Australia 2011: Alice Springs and Adelaide

We’d arrived to Alice Springs and the end of our exploration of this enormous country’s red heart. True, we’d only scratched the surface, only had time for a brief flavour of the extraordinary landscapes, but we’d still a lot more to see and do. We had time for a peremptory examination of Alice Springs, a town I’d hitherto mainly associated with the Nevil Shute novel, ‘A Town Like Alice’ and film of the same.

Modern Alice is a pleasing place with a hint of wild west about it and enough shops, bars and restaurants to satisfy passing tourists. I still have [and wear] the rust coloured safari shirt patterned with Australian wildlife that I bought there. By now we’d passed a substantial part of the UK autumn in the southern hemisphere- their spring, and Christmas was not too far ahead, would be upon us once we got back home. But there was little in Alice to herald the event, and it was hot, although by this time we were well acclimatised.

We had a domestic flight arranged for Adelaide, where we were to spend a couple of nights before picking up the next [and final] van for our trip along the south coast. Our hotel in central Adelaide was swanky indeed, the room uber modern with one of those glass bathrooms in the centre that leaves you exposed to your room-mate whatever activity you may be engaged in. Hmmm…

Unlike Alice, Adelaide had moved into full Christmas mode, our hotel foyer bedecked with decorations and Christmas trees and across the street, a department store entrance bore a sleigh complete with reindeer and Santa Claus. And all of this in sweltering heat, the tinsel glinting in sunshine as the air wobbled above the pavements. I suppose anyone who has grown up in what to us is a topsy-turvy climate is accustomed to snowy scenes in stifling temperatures, but it felt incongruous to me.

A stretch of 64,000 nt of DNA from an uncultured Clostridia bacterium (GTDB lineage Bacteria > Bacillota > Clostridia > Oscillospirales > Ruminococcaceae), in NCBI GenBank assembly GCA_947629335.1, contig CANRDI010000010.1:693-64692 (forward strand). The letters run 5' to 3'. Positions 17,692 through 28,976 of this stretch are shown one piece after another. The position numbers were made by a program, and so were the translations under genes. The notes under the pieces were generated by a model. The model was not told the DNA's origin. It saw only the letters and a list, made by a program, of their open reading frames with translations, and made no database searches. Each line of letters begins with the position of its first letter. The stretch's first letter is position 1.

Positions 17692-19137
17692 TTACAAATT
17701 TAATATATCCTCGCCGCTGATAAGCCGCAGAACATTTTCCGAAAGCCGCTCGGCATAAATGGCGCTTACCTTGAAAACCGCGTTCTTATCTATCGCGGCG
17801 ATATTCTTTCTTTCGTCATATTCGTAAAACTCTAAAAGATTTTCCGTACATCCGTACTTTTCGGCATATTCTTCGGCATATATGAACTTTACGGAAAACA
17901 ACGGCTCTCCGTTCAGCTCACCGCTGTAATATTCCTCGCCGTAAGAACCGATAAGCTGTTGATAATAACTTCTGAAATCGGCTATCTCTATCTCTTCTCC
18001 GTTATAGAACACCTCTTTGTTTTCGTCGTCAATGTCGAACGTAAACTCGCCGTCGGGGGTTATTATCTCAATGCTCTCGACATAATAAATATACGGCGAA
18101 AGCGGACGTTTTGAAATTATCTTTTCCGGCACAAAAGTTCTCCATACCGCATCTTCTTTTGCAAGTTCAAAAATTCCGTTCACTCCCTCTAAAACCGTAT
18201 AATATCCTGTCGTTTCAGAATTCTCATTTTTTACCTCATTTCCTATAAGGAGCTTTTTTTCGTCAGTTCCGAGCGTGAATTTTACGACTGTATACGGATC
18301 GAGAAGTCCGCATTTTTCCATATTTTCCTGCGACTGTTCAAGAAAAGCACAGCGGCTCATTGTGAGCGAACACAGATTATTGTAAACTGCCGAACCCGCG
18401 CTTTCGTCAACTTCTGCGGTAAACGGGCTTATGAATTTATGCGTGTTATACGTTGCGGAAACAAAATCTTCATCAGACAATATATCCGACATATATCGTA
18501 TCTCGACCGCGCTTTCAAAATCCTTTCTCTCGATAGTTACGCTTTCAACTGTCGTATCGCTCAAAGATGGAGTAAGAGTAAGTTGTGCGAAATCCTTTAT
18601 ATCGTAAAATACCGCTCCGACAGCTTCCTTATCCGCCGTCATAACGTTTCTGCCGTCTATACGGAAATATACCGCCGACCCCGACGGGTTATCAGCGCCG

Adelaide itself I considered to be an elegant, beautifully laid out town with attractive parks and wide avenues. It also seemed to be a bit of a party central, the restaurants and bars not short of revellers of various kinds.

All too soon it was time to leave and to collect our third van of the trip, which was to take us along the famous South Coast Highway and a spectacular coastline, if the guide books were to be believed. There were to be more sights and experiences before our arrival to Melbourne, but best of all, if all went well I’d get to meet up with someone I hadn’t seen since childhood!

Grace is also known as the novelist, Jane Deans. Her new novel, The Conways at Earthsend is now out and available from Amazon, Waterstones, Goodreads, W H Smith, Pegasus Publishing and many more sites. Visit my website: janedeans.com or my author page on Facebook: (1) Jane Deans, Novellist, Short Fiction and Blog | Facebook.

Australia: The Long, Hot Road South